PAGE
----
Anahata is related to the thymus, located in the chest. The thymus is an element of the immune system as well as being part of the endocrine system. It is the site of maturation of the T cells responsible for fending off disease and may be adversely affected by stress. Anahata is related to the colours green or pink. Key issues involving Anahata involve complex emotions, compassion, tenderness, unconditional love, equilibrium, rejection and well-being. Physically Anahata governs circulation, emotionally it governs unconditional love for the self and others, mentally it governs passion, and spiritually it governs devotion.

Manipura

 

 

Manipura (Sanskrit: मणिपूर, IAST: Maṇipūra, English: "jewel city") or solar plexus/navel chakra is symbolised by a downward pointing triangle with ten petals, along with the color yellow. The seed syllable is Ram, and the presiding deity is Braddha Rudra, with Lakini as the Shakti.

Manipura is related to the metabolic and digestive systems. Manipura is believed to correspond to Islets of Langerhans,[43] which are groups of cells in the pancreas, as well as the outer adrenal glands and the adrenal cortex. These play a valuable role in digestion, the conversion of food matter into energy for the body. The colour that corresponds to Manipura is yellow. Key issues governed by Manipura are issues of personal power, fear, anxiety, opinion-formation, introversion, and transition from simple or base emotions to complex. Physically, Manipura governs digestion, mentally it governs personal power, emotionally it governs expansiveness, and spiritually, all matters of growth.[44]

 

Corresponding deity for material element of this chakra is Agni.

Svadhishtha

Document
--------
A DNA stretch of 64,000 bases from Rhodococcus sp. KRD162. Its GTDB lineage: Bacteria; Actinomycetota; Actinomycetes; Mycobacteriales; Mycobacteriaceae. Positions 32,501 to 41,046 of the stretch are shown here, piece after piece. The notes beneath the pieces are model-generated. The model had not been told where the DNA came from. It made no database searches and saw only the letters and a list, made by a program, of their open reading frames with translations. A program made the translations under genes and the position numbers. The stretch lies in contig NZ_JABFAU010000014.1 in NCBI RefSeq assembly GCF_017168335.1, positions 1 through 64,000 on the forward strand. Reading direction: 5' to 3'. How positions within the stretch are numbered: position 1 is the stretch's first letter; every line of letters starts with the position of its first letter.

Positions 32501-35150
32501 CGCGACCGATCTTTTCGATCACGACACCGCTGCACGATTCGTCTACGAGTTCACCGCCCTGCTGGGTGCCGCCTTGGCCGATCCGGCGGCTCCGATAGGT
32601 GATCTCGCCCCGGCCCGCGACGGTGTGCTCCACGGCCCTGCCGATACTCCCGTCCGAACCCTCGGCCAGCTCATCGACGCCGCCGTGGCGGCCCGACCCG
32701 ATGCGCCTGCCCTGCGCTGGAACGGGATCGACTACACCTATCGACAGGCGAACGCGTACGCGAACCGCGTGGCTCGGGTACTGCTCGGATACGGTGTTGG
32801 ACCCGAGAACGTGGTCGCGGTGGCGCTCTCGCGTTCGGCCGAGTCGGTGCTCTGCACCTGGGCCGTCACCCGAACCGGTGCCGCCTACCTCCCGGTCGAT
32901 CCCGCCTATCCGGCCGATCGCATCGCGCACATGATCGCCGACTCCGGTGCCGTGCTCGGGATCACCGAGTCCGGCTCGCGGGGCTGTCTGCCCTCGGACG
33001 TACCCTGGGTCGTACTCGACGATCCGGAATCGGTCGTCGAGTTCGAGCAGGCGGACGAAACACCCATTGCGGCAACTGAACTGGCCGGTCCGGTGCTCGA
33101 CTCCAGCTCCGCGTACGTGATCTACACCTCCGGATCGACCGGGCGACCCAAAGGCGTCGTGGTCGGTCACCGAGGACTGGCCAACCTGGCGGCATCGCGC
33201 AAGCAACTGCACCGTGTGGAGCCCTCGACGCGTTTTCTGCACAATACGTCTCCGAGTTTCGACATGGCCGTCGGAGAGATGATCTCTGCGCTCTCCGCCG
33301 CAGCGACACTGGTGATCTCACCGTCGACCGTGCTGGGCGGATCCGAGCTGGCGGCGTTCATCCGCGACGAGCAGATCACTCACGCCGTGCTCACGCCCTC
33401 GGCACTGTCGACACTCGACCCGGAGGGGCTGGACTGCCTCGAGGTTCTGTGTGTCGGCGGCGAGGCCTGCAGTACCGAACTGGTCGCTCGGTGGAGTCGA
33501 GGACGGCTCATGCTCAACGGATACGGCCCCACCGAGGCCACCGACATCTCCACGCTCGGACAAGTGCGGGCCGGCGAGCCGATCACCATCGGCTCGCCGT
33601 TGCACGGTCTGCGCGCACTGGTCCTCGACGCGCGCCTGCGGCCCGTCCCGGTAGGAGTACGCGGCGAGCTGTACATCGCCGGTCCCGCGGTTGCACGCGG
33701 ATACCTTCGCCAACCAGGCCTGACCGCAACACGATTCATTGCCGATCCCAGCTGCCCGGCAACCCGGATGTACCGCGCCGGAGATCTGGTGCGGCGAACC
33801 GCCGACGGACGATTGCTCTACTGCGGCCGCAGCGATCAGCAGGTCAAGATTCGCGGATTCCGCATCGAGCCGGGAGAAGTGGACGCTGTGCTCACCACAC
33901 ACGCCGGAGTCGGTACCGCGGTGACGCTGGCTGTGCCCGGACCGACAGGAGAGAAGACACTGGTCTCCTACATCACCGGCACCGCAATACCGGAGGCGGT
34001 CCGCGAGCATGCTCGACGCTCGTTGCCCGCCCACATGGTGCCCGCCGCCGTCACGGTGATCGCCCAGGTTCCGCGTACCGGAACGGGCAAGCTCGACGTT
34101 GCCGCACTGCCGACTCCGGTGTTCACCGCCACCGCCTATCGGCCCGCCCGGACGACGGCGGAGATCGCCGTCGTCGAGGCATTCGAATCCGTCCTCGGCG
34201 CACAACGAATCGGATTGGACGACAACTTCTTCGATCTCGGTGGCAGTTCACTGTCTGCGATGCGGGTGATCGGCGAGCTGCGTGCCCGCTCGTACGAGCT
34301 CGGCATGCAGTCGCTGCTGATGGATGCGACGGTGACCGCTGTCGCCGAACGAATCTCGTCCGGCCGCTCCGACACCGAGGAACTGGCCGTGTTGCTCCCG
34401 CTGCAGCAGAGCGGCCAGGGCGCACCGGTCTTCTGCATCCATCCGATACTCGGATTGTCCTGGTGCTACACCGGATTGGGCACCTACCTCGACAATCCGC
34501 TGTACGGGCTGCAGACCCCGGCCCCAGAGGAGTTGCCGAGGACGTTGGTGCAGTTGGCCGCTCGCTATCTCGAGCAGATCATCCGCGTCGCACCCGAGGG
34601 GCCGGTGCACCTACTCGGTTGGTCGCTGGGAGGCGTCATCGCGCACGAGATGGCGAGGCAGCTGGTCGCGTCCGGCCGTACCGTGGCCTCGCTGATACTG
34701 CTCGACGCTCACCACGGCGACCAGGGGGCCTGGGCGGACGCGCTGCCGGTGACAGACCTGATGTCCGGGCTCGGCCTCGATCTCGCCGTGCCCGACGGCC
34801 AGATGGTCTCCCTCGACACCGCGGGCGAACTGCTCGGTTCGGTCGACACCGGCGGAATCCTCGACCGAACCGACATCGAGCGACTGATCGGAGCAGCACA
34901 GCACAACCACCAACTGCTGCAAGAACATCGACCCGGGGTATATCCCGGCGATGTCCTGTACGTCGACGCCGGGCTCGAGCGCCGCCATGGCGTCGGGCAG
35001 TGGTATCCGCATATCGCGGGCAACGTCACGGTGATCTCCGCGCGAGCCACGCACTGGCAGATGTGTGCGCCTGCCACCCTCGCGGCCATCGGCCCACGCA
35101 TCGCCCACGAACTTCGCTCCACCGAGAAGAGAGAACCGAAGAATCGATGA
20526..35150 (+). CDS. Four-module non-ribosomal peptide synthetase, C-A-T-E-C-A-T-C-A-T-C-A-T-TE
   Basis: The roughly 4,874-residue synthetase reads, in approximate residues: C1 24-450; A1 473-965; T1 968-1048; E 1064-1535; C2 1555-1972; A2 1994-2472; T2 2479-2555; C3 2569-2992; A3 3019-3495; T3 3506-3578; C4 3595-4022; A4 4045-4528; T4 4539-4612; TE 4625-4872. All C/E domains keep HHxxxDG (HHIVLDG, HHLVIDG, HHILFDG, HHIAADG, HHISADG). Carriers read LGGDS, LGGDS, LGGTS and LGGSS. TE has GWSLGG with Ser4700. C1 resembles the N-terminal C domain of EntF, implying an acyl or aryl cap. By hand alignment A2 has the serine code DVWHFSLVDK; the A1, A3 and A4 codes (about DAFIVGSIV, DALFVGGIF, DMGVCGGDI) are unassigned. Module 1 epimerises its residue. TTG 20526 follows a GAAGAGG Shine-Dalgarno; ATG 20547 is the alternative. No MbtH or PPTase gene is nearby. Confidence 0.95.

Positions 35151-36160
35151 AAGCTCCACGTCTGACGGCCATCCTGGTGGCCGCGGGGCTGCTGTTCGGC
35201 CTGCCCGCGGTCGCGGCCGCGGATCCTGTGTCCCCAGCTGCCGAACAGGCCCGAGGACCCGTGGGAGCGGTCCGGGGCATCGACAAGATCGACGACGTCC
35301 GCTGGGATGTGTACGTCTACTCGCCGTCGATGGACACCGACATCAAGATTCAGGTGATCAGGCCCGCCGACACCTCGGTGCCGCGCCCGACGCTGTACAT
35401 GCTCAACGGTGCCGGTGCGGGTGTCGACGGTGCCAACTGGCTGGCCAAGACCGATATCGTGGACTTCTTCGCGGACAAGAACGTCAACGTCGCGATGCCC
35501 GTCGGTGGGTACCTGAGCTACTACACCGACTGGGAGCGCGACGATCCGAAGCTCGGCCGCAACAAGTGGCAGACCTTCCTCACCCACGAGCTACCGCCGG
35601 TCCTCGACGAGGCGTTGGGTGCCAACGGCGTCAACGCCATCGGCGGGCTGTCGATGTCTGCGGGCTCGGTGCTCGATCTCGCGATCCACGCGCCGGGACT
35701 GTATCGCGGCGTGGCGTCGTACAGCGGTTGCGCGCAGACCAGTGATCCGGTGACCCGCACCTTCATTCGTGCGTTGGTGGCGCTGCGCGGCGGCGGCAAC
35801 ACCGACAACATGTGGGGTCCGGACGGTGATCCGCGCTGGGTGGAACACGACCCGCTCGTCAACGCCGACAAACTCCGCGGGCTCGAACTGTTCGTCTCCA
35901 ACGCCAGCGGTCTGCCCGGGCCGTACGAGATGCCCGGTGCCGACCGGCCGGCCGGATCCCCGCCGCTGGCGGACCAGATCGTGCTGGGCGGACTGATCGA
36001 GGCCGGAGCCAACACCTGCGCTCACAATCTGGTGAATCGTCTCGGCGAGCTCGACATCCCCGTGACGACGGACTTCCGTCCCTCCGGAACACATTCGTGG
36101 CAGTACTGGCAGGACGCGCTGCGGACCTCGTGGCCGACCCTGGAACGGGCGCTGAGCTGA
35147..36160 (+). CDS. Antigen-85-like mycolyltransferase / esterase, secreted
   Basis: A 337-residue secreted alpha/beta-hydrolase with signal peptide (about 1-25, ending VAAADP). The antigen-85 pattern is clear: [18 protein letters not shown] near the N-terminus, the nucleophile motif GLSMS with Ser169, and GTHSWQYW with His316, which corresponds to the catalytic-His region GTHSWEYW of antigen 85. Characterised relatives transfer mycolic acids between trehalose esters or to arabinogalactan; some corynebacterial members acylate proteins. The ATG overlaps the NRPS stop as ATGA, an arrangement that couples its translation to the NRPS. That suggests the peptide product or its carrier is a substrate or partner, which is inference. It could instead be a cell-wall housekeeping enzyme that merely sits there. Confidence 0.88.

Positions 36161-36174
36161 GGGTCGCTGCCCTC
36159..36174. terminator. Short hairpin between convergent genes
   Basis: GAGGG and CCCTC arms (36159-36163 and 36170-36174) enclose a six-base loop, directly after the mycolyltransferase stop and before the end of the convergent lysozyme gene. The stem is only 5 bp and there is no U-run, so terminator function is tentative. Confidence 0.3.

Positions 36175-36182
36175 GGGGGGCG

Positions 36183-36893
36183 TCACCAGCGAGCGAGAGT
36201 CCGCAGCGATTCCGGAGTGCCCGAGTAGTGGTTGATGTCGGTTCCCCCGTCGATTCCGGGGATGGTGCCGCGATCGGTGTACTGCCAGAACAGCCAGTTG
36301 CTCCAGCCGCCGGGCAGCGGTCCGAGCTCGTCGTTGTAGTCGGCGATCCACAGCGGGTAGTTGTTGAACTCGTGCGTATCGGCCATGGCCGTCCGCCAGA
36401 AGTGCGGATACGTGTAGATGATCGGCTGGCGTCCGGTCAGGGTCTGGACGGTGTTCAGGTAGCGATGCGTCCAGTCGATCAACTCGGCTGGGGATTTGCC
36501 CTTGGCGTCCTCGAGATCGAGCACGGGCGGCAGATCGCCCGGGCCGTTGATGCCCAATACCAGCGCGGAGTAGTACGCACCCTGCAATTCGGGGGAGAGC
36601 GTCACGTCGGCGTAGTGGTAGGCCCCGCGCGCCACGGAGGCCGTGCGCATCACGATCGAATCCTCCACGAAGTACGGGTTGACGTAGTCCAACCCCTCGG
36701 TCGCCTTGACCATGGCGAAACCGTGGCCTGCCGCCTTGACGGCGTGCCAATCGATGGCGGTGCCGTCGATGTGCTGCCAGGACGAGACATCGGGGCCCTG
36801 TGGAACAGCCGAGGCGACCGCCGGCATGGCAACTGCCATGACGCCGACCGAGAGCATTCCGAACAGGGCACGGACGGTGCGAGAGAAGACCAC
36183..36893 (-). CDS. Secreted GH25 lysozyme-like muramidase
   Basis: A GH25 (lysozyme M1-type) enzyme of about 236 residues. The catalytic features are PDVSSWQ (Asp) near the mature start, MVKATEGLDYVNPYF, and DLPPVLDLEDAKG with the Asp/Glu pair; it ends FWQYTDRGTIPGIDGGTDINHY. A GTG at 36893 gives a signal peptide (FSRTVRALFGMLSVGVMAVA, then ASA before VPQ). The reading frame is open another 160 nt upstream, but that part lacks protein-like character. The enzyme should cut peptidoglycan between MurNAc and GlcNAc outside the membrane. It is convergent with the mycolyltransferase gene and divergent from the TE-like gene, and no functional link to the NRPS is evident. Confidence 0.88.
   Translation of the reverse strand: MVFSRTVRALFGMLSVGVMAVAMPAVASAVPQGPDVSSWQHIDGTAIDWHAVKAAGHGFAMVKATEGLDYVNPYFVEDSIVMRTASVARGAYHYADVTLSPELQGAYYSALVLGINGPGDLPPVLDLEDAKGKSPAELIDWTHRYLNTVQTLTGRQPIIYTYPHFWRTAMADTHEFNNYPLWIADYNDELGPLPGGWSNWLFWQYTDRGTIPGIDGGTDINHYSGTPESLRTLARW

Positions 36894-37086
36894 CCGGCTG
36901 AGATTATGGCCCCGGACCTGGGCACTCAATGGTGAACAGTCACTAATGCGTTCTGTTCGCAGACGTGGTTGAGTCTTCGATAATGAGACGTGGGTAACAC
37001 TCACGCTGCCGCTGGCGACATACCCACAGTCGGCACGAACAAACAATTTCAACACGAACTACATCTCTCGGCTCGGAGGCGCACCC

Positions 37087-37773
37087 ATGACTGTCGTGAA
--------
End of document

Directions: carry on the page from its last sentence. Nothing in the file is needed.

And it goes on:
Svadhishthana (Sanskrit: स्वाधिष्ठान, IAST: Svādhiṣṭhāna, English: "one's own base") or sacral chakra is symbolized by a white lotus within which is a crescent moon, with six vermilion, or orange petals. The seed mantra is Vam, and the presiding deity is Brahma, with the Shakti being Rakini (or Chakini). The animal associated is the crocodile of Varuna.

This chakra is located in the sacrum and is considered to correspond to the testes or the ovaries that produce the various sex hormones involved in the reproductive cycle. Svadhishthana is also considered to be related to, more generally, the genitourinary system and the adrenals. The key issues involving Svadhishthana are relationships, violence, addictions, basic emotional needs and pleasure. Physically, Svadhishthana governs reproduction, mentally it governs creativity, emotionally it governs joy, and spiritually it governs enthusiasm.

Muladhara

 

 

 

 

Muladhara (Sanskrit: मूलाधार, IAST: Mūlādhāra, English: "root support") or root chakra is symbolized by a lotus with four petals and the color red. This center is located at the base of the spine in the coccygeal region. It is said to relate to the gonads and the adrenal medulla, responsible for the fight-or-flight response when survival is under threat. The seed syllable is LAM.

Muladhara is related to instinct, security, survival and also to basic human potentiality. Physically, Muladhara governs sexuality, mentally it governs stability, emotionally it governs sensuality, and spiritually it governs a sense of security.[47] Muladhara also has a relation to the sense of smell.

 

This chakra is where the three main nadi separate and begin their upward movement. Dormant Kundalini rests here, wrapped three and a half times around the black Svayambhu linga, the lowest of three obstructions to her full rising (also known as knots or granthis). It is the seat of the red bindu, the female drop (which in Tibetan vajrayana is located at the navel chakra).[clarification needed]

 

The seed syllable is Lam (pronounced lum), the deity is Ganesh,[citation needed] and the Shakti is Dakini. The associated animal is the elephant